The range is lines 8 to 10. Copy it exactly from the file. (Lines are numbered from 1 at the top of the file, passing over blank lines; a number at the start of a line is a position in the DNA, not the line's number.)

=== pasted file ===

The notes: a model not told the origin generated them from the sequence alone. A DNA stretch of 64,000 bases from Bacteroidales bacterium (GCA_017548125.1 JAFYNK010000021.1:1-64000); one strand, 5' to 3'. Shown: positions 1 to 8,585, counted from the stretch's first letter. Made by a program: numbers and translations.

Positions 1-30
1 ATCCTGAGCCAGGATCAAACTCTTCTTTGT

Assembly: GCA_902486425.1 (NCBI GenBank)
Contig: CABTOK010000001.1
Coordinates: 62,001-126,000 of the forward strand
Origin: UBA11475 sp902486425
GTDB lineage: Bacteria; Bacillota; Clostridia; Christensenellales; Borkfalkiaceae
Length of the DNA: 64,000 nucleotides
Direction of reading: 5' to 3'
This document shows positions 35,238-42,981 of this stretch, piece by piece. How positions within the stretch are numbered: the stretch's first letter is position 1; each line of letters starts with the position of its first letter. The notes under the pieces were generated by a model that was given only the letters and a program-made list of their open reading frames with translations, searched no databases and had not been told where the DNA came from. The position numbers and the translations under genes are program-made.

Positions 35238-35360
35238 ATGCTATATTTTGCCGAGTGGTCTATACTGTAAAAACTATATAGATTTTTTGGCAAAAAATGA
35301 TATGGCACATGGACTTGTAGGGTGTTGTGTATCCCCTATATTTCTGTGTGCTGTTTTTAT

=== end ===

GTDB lineage: Bacteria; Bacillota; Clostridia; Christensenellales; Borkfalkiaceae
Length of the DNA: 64,000 nucleotides
Direction of reading: 5' to 3'